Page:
Tuesday 24 November, 2020

Holness donates $5 million to needy UTech, UWI students

Andrew Holness

Andrew Holness

Some of the most needy students at the nation’s two main universities – The University of the West Indies (UWI) and the University of Technology (UTech) have benefitted to the tune of a combined $5 million from Prime Minister Andrew Holness.

Holness, a former Minister of Education, handed over the funds on Monday after reading about the plight of the students which would have been made worse due to the COVID-19 pandemic.

The UWI Mona Guild Council lauded Holness on Monday for what it described as “his generous contribution to student welfare at the …Mona Campus”.

The prime minister, through the Jamaica Labour Party’s (JLP) Education Fund and the Positive Jamaica Foundation, donated a total $2.5 million towards students facing financial challenges.

According to Guild President, Sujae Boswell, the donation comes at a critical juncture for students pursuing tertiary studies.

“In this unprecedented time, students and their guardians are facing extreme circumstances and so we are appreciative of every effort to cushion the impacts that come with the pandemic. This is a critical investment in higher education at a time when our nation has entered a new phase of teaching and learning in the COVID-19 era,” Boswell stated.

Boswell noted that The UWI Mona Guild Council has launched an enrollment and registration taskforce to identify funding opportunities to assist students who have been significantly disadvantaged by the pandemic.

“As a council, we fully acknowledge that the traditional issues to funding tertiary education has been compounded with the challenges of COVID-19. This requires a strategic response to ensure that the fallout is minimal, ” Boswell added.

The Guild President is appealing to persons who can assist students in need to reach out to the UWI Mona Guild by email at uwistudentsunion@gmail.com or via phone at (876) 702-2463 / (876) 935-8168.

In the meantime, a similar $2.5 million was handed over by Holness to students in need at UTech which, like the UWI is based in Papine, St Andrew.

The money received by UTech will go towards assisting students with the “greatest financial need at this time.” 

According to the university, the donation, which took place Monday, included two cheques – one for $1.5 million from the JLP’s Education Fund and the other for $1 million from the Prime Minister's Positive Jamaica Foundation.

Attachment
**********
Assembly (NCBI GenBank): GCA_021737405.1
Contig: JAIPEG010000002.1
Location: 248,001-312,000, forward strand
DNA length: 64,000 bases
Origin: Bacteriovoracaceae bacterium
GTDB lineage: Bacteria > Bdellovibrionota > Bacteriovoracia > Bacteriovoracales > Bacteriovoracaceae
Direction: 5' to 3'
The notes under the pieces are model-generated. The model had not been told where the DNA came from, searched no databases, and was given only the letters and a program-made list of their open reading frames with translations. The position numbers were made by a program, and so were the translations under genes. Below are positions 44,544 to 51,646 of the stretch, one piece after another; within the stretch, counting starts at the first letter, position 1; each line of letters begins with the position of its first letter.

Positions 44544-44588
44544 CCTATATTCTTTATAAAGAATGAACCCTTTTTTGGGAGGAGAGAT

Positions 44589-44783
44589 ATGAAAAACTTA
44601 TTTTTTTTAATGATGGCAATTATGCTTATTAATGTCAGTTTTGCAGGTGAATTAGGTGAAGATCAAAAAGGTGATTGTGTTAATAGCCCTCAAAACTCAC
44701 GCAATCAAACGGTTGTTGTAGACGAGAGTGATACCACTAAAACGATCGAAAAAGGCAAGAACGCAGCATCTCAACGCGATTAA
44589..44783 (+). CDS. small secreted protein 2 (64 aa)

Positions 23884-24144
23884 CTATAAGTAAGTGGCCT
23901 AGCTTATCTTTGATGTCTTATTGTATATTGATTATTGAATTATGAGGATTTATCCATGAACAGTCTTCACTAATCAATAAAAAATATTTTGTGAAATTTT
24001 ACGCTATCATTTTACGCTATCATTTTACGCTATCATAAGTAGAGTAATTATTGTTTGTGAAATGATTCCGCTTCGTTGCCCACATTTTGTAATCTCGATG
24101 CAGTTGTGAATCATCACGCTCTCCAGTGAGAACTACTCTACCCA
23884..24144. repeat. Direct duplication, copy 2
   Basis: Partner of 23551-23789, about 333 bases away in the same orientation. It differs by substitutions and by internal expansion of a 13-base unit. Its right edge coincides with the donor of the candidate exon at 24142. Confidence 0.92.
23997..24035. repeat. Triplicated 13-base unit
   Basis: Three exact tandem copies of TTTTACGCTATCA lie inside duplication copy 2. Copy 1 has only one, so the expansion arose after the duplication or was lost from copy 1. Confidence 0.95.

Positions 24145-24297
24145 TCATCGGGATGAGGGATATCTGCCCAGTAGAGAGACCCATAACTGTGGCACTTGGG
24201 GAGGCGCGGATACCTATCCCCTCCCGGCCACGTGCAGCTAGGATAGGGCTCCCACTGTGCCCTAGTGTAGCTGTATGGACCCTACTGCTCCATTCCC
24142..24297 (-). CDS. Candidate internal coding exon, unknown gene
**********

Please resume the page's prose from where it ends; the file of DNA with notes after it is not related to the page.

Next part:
According to a statement, Holness said he was moved to reach out to the university following recent media reports concerning financial difficulties being faced by university students.

“I read with concern an article in the newspaper recently that outlined the difficulties that university students were having. The difficulties revolved around their lack of ability to finance their education. The COVID-19 times would have made it difficult for everyone but particularly for students,” the prime minister said.

He added that another challenge reportedly being faced by students was technology, whereby students were not able to connect to online classes owing to lack of devices and a lack of reliable Internet connectivity, particularly in some rural communities.

“This in my mind would be a perfect example of what is considered the digital divide,” Holness said, adding that “there are persons in our society who are poor, but their poverty is not just as it relates to income and personal savings but their poverty is also lack of connectivity. So another dimension of poverty is lack of connectivity; how well connected are you to information networks, to the information highway and how are you able to virtually participate in the new economies that are emerging and the modalities that are emerging to conduct transactions.”

Noting that there is a correlation between income, access and performance, which may result in scholarships sometimes being awarded to persons who may not necessarily have a need, the prime minister noted that “what we try to do to balance that scale is to offer these scholarships to the universities. So instead of the Jamaica Labour Party going to select who is in need; it would be better that this is done by the universities who could adjudge that."

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